• Sailing Koinonia

How to select, remove, replace, and eliminate thru-hulls and seacocks - Part 2

Updated: May 22, 2020


Welcome to Sailing Koinonia! In last week’s post, we shared some of the do’s and don’ts of selecting and installing thru-hulls and seacocks and some common signs it’s time to replace them. This week, we’re going to share a step-by-step guide for how to remove a thru-hull. This can be a frustrating project, so we’re going to break it down and hopefully make it easier for you!

Step by step guide to remove a thru-hull and seacock


1. Our lawyers said we had to include this step: Removing a thru-hull, especially below the waterline, should only be attempted with your boat OUT of the water (sheesh)!


2. Before removing a thru-hull, make sure replacement is actually necessary. Under normal circumstances, with routine maintenance, bronze thru-hulls have a very long life, are expensive to replace, and a pain in the butt to remove and install. Dezincification is a type of corrosion that dangerously compromises the strength of a bronze thru-hull and is arguably the most common issue that warrants replacement. You can learn about other common signs of thru-hull and seacock issues in Part 1 of this series. As pictured above, you can check for signs of dezincification by using a wire brush attached to a drill to clean the mushroom head down to bare metal. If you see pink spots or the color looks like a copper penny instead of gold/bronze, this is a good indication of dezincification. Be sure to check the seacock as well; it too may be compromised.


3. If your thru-hulls are brass or an inferior plastic, neither are intended for use below the waterline, so don’t ask questions — replace them STAT!! Marelon seacocks or specialty polymers that are ABYC approved are the only exception.


4. If you confirm removal is necessary, inspect both sides of assembly: the seacock and thru-hull. Make sure the seacock is either securely attached to a backing block to prevent it from turning or, if possible, recruit another set of hands to hold it with a pipe wrench. If the seacock can be kept from turning and is in good condition, you can try removing and replacing only the thru-hull.

5. While you are checking the seacock, be sure to inspect the hose and clamps. If you find signs of dry rot, corrosion, cracks, leaks, or rusty clamps, it’s a good idea to replace the hose and the clamps. Be sure the hose is meant for use below the waterline. We strongly recommend Trident 250/100 wire reinforced hose.


The seacock pictured below is secured to a plywood backing block but it’s in very bad condition. The only way to keep it from turning would be to use a pipe wrench.


6. Inspect the mushroom head on the thru-hull. If there is a strainer cover, remove it. Take a look inside the thru-hull. Clean any debris or hard marine growth. It‘s a good idea to soak the inside threads with PB Blaster or another penetrating oil thoroughly before attempting removal. Usually, newer thru-hulls have two wings inside for fitting a step wrench (a special tool designed for removing and installing thru-hulls). Older versions may look more like the one pictured below with slots. Either way, the idea is to fit a step wrench or another tool to back the thru-hull out of the seacock.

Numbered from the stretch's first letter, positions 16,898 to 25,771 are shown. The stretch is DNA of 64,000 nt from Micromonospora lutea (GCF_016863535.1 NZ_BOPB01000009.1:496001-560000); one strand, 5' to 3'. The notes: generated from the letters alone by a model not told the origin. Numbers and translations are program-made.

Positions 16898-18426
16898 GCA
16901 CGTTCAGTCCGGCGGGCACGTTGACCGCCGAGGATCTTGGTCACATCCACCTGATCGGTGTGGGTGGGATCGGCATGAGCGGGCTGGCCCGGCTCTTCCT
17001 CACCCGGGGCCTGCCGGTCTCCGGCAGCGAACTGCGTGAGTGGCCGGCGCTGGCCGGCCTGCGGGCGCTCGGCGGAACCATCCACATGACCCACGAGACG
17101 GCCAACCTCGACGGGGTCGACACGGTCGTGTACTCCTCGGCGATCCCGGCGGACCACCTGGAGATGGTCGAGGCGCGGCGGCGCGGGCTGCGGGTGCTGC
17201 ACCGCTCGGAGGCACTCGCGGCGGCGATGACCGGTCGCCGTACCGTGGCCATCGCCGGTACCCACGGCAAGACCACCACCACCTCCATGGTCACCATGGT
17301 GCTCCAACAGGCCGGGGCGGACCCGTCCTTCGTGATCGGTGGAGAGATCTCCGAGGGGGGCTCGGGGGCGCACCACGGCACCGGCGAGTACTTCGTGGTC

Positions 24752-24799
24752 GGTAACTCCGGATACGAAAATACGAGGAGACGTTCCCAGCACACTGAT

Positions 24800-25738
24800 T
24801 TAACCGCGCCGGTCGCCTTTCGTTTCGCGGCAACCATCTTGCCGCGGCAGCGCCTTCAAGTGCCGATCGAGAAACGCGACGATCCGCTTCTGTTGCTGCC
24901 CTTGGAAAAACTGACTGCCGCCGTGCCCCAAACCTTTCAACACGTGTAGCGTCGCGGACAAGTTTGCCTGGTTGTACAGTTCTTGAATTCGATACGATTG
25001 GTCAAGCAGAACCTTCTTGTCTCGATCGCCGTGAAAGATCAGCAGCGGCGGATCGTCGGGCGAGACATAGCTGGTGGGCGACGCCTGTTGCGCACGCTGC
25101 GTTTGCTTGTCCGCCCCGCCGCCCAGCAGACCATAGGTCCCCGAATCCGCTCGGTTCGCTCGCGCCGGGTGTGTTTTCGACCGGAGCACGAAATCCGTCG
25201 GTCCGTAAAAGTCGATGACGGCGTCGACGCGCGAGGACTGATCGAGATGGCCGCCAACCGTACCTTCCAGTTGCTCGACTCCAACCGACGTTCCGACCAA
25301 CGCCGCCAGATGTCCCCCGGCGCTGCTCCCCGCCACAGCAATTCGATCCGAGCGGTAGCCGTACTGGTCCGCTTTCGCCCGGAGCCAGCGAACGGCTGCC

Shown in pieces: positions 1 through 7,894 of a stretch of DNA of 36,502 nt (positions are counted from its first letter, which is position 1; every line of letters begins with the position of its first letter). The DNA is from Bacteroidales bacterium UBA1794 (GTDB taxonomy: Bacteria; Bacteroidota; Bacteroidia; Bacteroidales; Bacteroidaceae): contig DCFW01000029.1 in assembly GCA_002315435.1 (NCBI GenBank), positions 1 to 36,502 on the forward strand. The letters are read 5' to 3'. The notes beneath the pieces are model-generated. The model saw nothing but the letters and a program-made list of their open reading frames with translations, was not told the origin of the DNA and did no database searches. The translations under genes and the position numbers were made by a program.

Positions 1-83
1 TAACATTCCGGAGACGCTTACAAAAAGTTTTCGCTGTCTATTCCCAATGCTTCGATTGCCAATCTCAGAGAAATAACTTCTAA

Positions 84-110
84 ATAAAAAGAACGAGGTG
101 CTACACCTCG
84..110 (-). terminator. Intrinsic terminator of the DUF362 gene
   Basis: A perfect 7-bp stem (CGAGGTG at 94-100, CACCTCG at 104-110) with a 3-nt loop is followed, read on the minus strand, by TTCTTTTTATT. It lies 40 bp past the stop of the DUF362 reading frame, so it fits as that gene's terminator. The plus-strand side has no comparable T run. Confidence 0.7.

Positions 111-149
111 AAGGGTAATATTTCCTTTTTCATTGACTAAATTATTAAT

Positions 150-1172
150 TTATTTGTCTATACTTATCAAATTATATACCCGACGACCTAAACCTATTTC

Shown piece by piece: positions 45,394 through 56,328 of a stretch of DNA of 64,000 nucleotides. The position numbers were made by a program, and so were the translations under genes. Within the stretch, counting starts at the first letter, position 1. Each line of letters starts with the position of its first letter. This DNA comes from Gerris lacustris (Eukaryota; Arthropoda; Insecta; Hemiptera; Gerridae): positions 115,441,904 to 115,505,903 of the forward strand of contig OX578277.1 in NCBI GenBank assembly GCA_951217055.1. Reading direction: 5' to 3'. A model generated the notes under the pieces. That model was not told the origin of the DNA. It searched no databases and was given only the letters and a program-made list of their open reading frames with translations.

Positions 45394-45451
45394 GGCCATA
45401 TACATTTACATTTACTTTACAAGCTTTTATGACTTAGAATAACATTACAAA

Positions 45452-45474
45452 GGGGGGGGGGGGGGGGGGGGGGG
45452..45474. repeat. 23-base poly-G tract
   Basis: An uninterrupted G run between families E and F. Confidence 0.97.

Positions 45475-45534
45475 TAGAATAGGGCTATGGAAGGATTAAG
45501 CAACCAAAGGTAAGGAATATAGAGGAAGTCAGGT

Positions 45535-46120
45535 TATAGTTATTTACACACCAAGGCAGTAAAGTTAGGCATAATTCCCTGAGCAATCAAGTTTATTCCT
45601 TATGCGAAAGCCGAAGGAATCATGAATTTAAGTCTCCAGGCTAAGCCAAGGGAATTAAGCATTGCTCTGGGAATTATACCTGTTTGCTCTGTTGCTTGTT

Warning: depending on the type of sealant used to install the thru-hull, the type/ amount of corrosion, and type of thru-hull, breaking the seal and removing by unscrewing may prove difficult, or even downright impossible, however this is the least invasive approach and the best starting point.


7. If you cannot break the thru-hull free and unscrew it from the seacock, the next step is to get out the trusty angle grinder with a metal cutting blade attached. The idea is to cut slots through the mushroom head only, taking care to minimizing damage to the hull (see image below). Don’t worry if you happen to nick the hull a bit, you will have to sand this entire area anyway. Cut the slots in the mushroom head to keep the size of each piece wide enough to get a large flathead screw driver or crowbar underneath, but small enough to make prying them away from the hull easy. Bronze is a relatively soft metal that is cast and it doesn’t bend well; it breaks. For this situation, that fact makes the job of removal surprisingly easy.


8. Once you finish prying away all pieces of the mushroom head, there is nothing to prevent removing it from inboard. Simply back the seacock out by removing the screws attaching it to the backing block and break the seal. The whole assembly should come off with minimal fuss.


9. Finally, if you plan to salvage the seacock, you need to remove the thru-hull body. This may be challenging but we have a few tips to make the job easier:

  1. Drill a hole through the side of the thru-hull body all the way through to the other side. This will allow you to insert a large Philips head screwdriver.

  2. Spray the threads of the thru-hull body inside and out with penetrating oil like PB Blaster, WD-40, or the like.

  3. Put the seacock into a bench vise to hold it steady. Insert the screwdriver and begin backing out the thru-hull.

  4. If necessary, carefully apply heat using a propane torch to the thru-hull body only for 1-2 minutes. Allow to cool for 10-20 seconds and apply more penetrating oil. Repeat if needed, until you are able to turn the thru-hull.

10. Polish the seacock using a wire brush kit and solvent and be sure to grease the ball valve using U-Lube waterproof grease. This seacock is still in great shape and is ready to reinstall for decades of dependable service!


Congratulations. You’ve just successfully removed a thru-hull and seacock. Stay tuned for Part 3 of this four-part series on how to select, remove, replace, and eliminate thru-hulls.

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